Friday, 28 February 2014

3 Ways to Investigate Technologies

After a frantic few weeks of trying out a range of new technologies for our support system at Kineo Pacific we've finally made our choice and looking to launch with the new system on Monday morning!  It's not been that easy a process actually and I've invested a lot of time and energy into it! That set my wheels in motion about the process that our clients often have in choosing their technologies; be it an LMS or a development tool.  Here's my quickie process guide on how to go about it:

  • If you know someone who is using a system doing a job similar to you and loves the system ask them to show you.  If you like it and can afford it then job done.  Get that system and start cooking.
 Okay, whilst I love the approach above, in today's world of accountability and due diligence you may have to put more into it.  Here's the approach I'd probably take next:
  • Before you trial and investigate or play start with a simple list of what you want your system to do.  Don't get caught up in the weeds here, simple 'do this' or 'do that' will be good enough to get you going.  I'd write that list as columns across the top of a spreadsheet if I wanted to get fancy about it.
  • Do some research.  Sounds easy right?  It's not that bad in the days of Google, go get yourself a list of companies and solutions and put them down as rows on your spreadsheet.
  • Get the pricing (ball-park may be good enough) for every .  I know lots of vendors want you to know how great the system is before revealing the pricing but from a buyers perspective I don't care how great your support system is (for example) if it costs a bucket of gold per staff member per day.
  • Cross off anything that's more than twice your price limit unless the entire list is blank.  If it's blank your expectations are out of kilter and you need to rethink this whole thing.
  • Do a quick check on the features of each system and match them with your list making a simple requirements and systems grid.
  • Use this grid to do nothing but narrrow down your choices to two or three systems.  Give them a try and 9 times out of 10 the answer will be clear - particularly if the support and help during trial is really good.  
So, you don't like the Medium style approach and you definitely don't want to take it too easy on yourself that only really leaves you the hard road.  Of course you may be in an organisation that insists this is the only way to do it so there you go!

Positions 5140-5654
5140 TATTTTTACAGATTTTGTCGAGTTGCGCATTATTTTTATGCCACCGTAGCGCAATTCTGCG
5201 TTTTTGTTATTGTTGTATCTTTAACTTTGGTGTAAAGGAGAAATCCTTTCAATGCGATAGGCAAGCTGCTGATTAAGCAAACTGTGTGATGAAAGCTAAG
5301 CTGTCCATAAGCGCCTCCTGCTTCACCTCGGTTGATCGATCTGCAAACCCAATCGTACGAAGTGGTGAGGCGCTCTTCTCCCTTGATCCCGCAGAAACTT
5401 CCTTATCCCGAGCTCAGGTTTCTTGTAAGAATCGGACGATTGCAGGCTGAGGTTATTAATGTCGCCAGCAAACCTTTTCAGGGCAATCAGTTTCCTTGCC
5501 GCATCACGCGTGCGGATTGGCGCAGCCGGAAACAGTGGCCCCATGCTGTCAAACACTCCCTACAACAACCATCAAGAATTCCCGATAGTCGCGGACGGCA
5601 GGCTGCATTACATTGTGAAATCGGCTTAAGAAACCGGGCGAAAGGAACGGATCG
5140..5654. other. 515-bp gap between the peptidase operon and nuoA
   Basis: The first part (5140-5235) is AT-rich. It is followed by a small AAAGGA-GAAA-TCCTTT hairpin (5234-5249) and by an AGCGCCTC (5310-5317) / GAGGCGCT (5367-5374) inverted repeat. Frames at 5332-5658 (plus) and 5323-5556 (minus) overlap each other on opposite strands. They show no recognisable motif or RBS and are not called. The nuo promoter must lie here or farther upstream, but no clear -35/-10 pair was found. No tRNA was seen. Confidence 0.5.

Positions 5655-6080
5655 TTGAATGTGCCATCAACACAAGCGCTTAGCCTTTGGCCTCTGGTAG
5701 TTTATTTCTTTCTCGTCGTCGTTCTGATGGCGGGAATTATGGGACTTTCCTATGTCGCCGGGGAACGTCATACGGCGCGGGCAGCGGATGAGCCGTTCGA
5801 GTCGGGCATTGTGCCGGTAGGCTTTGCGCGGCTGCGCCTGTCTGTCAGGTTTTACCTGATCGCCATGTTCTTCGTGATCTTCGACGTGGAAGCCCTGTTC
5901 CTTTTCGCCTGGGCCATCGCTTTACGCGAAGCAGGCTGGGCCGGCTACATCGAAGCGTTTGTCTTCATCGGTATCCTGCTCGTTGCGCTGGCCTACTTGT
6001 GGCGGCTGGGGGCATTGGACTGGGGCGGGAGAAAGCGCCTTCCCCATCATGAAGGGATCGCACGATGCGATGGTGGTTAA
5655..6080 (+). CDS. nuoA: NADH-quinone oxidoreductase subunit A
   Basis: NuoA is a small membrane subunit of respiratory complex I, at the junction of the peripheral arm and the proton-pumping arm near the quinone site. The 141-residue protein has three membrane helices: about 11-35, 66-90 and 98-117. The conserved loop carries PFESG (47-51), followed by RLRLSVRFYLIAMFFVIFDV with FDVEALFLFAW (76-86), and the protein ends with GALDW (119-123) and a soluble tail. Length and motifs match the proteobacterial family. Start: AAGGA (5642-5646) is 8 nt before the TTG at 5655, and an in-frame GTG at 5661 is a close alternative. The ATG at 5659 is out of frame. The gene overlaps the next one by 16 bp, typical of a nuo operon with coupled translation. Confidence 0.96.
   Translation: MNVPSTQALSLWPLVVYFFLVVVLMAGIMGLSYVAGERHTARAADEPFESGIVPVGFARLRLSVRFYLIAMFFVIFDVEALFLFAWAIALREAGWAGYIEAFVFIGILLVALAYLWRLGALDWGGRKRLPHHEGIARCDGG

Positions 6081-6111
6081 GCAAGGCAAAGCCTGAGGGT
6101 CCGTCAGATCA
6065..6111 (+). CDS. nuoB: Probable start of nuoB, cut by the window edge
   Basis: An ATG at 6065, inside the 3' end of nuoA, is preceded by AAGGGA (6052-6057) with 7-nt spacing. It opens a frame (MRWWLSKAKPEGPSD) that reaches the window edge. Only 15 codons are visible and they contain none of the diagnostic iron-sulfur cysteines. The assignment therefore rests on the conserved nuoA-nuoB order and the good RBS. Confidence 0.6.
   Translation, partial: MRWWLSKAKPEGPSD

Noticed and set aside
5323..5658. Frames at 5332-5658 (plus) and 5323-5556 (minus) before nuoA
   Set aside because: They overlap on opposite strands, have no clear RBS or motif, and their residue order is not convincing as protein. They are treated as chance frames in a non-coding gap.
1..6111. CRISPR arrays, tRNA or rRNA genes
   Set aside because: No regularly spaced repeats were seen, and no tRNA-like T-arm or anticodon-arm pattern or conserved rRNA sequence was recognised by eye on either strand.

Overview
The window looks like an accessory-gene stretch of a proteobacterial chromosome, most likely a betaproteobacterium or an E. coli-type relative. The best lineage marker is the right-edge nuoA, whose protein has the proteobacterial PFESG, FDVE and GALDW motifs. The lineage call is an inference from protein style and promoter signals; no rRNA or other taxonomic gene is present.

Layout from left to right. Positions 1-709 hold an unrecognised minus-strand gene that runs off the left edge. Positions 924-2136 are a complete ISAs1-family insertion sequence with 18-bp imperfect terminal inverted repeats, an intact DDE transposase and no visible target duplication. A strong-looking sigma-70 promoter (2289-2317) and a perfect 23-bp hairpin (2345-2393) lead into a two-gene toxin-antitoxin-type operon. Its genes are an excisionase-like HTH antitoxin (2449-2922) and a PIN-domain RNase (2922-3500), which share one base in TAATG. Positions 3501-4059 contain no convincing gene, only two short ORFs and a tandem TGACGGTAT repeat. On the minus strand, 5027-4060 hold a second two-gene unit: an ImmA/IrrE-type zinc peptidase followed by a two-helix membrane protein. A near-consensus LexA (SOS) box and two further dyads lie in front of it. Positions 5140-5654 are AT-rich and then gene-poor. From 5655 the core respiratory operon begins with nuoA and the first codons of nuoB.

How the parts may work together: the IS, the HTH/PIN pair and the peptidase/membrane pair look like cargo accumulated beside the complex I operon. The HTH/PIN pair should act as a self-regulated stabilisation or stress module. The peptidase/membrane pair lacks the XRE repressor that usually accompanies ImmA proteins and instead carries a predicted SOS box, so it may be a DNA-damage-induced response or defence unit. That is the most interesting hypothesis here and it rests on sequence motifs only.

• Start a tender process.
  • Lose the will to live during the process.
  • Roll a dice at the end of the process because you've over analysed the problem. 
Okay, that was a bit tongue in cheek - I know some tenders are really well run and they tend to be a bit like the medium route if done correctly.  If you are forced to tender by organisational policy, remember to keep your requirements high level and not get sucked into the deep deep weeds; that's where the snakes hide!

In the simplest of worlds if you can get a recommend that's always best.  Of course whether you choose medium or hard routes through this - possibly the single biggest sway for you should be if you can get a good recommend from someone you know and trust... or at least respect!

Friday, 21 February 2014

Flipped Learning, Blended learning, Pervasive learning, err... Learning!

Since I've already blogged today, this is a really quick one when I've been looking around the world of learning technologies I note another recent blip in the use of blended learning and a newer buzz word 'flip learning'.  Thing is, I think it's easy to get over zealous and swept away with these and the focus as always should be on the second word and not the first.

I love learning and yes it's pervasive and in everything I do, whether it's face to face, via social media or casual conversation every day is a school day.  So why the obsession for us to focus on the first word?  Don't get me wrong as humans we love to classify and debate where things lie, but if someone is learning that's a result - the methodology or delivery mechanism behind that should always play second fiddle to the actual learning.

I love the fact at Kineo when we were looking at what we are and what we do we called ourselves a Learning Solutions company (and not a blended learning or e-learning or other such organisation).  We're about finding solutions for learning and that's it.  For organisations wanting learning maybe it's different, but maybe it shouldn't be... maybe you should be seeking learning solutions without getting too deep into whether your solution is truly blended.

Flip learning ('cos I know you don't all know) is really about making the most of learning time with the 'expert' and leaving the resource stuff out of f2f time, it's often equated to watching video lectures and problem solving with experts on hand.  You could easily equate this to pull e-learning where you don't thrust the resources and knowledge at your learners - it's not a new concept really and good e-learning designers and teachers alike know about maximising the engagement times with learners.

My whole point here is that learning is the thing, so let's focus on that.  Learning.  By all means you can have face to face training and reverse teaching, but the learning is the learning.  Or maybe I'm wrong; always ready to hear your point of view.